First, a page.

For example, on April 17, the Massachusetts Supreme Judicial Court issued an order extending the candidate filing deadlines for district and county races to May 5 and June 2, respectively. The high court reduced candidate petition signatures requirements to 50 percent of their statutory requirements. The court also authorized candidates to collect petition signatures electronically.
Since our April 22 edition, we’ve tracked the following election postponement updates:
- New York: Judge Analisa Torres, of the United States District Court for the Southern District of New York, ordered the New York State Board of Elections to reinstate the Democratic presidential preference primary, which the board had previously canceled, on June 23. The state board of elections had canceled the primary after removing from the ballot all candidates who had suspended or terminated their campaigns.
To date, 20 states and one territory have postponed or canceled upcoming state-level elections. These states are shaded in dark blue on the map below. In another five states, state-level officials have modified, or have authorized the modification of, municipal election dates. These states are shaded in light blue on the map below.
Absentee/mail-in voting modifications
Since our April 22 edition, we’ve tracked the following absentee/mail-in voting modifications:
- Connecticut: Mail-in ballot applications sent automatically to all voters in the August 11, 2020, statewide primary and November 3, 2020, general election.
- Kentucky: Absentee/mail-in voting eligibility requirements suspended, allowing all voters to cast ballots by mail in the June 23, 2020, primary election.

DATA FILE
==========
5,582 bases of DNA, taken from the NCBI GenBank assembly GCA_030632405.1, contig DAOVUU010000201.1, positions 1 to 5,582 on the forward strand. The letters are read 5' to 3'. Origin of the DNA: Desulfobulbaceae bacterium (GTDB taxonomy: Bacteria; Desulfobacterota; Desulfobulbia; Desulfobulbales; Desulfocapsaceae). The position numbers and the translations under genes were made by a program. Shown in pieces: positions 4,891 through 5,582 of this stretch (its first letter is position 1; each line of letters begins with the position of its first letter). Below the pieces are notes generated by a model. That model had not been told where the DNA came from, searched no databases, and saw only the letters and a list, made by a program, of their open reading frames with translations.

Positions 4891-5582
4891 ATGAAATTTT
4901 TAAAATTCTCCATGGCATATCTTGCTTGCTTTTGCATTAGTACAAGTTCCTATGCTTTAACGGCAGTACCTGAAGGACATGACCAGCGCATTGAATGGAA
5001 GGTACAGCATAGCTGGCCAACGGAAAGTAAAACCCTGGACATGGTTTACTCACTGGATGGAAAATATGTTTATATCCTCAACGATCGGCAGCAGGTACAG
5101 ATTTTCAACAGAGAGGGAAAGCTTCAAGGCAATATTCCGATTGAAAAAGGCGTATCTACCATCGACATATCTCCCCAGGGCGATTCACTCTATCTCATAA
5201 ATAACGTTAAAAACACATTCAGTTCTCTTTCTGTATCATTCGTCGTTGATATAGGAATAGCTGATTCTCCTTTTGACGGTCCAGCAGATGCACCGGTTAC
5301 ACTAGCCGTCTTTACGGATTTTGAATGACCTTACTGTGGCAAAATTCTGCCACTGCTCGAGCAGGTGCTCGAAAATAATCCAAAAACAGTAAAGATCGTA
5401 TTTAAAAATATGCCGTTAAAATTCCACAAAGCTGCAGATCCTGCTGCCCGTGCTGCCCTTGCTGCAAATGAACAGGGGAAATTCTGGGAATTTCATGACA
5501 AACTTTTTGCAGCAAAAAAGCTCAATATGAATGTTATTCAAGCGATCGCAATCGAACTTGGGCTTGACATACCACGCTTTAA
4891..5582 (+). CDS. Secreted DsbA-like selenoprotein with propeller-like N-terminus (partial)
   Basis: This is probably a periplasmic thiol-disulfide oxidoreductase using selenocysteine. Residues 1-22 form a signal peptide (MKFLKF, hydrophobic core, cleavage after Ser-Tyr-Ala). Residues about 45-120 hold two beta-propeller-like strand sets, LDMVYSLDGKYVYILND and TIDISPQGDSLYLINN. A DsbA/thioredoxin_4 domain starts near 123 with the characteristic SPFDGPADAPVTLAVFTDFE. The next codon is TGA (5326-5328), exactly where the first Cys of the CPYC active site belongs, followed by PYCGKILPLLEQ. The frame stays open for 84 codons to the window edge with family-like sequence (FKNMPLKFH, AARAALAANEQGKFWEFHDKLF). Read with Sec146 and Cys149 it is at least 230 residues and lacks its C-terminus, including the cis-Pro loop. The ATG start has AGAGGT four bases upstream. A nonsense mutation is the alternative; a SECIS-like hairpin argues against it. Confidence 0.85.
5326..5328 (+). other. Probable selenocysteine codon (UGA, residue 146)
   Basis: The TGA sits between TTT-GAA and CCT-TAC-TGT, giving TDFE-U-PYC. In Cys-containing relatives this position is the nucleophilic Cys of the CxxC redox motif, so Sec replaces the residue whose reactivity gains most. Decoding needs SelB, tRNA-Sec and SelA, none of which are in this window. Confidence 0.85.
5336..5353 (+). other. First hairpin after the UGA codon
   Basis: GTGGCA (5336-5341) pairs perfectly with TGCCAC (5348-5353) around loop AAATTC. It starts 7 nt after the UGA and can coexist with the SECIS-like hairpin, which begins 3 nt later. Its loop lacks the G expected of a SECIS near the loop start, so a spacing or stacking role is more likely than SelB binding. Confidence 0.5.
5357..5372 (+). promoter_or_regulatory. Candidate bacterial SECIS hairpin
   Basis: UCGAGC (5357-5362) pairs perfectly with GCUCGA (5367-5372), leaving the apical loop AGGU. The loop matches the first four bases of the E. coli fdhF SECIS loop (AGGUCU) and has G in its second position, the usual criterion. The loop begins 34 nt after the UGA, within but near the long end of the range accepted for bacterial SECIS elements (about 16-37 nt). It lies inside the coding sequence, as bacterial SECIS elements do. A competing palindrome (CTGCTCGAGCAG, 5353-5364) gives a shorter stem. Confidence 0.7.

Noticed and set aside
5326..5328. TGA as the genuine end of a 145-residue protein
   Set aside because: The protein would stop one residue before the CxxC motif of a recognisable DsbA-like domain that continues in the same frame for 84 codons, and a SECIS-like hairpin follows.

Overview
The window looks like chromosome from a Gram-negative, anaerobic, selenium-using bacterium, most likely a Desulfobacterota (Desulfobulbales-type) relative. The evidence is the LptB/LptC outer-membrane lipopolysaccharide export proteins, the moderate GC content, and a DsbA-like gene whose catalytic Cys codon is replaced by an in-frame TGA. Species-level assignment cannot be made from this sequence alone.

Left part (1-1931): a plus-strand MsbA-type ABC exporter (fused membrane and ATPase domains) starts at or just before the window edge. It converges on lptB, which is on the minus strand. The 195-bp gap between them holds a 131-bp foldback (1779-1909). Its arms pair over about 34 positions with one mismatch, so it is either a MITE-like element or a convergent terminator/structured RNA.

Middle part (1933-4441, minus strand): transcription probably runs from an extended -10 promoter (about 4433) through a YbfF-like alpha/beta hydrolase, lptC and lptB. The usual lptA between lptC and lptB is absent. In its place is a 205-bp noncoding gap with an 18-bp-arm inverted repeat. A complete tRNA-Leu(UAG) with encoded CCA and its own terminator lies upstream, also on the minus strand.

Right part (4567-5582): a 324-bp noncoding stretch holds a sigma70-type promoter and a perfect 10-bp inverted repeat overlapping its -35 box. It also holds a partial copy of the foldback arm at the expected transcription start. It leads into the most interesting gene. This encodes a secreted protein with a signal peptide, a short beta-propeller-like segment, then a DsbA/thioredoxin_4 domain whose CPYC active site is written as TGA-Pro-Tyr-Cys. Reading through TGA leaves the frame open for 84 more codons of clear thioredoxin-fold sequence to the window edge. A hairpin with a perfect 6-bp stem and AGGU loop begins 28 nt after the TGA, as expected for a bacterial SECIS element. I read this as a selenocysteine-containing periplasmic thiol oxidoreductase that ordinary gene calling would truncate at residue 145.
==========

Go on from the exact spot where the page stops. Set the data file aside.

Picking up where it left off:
- New York: Absentee/mail-in voting eligibility requirements suspended, allowing all voters to cast ballots by mail in the June 23, 2020, primary election. Mail-in ballot applications sent automatically to all voters in the June 23, 2020, primary.
- Oklahoma: The state supreme court struck down a requirement that absentee ballots be notarized, finding that the requirement did not qualify as an exception under a state law establishing that statements signed and dated under the penalty of perjury carry the force of an affidavit.
- Virginia: A federal court approved a partial settlement suspending the witness requirement for absentee ballots. The suspension applies to the June 23, 2020, primary election.
To date, 26 states have made modifications to their absentee/mail-in voting procedures. These modifications can be divided into five broad categories:
- Automatic mail-in ballots: Five states (California, Maryland, Montana, Nevada, and New Jersey) have opted to send mail-in ballots automatically to all eligible voters in advance of select upcoming elections to ensure that most voting takes place by mail. These states are shaded in yellow in the map below.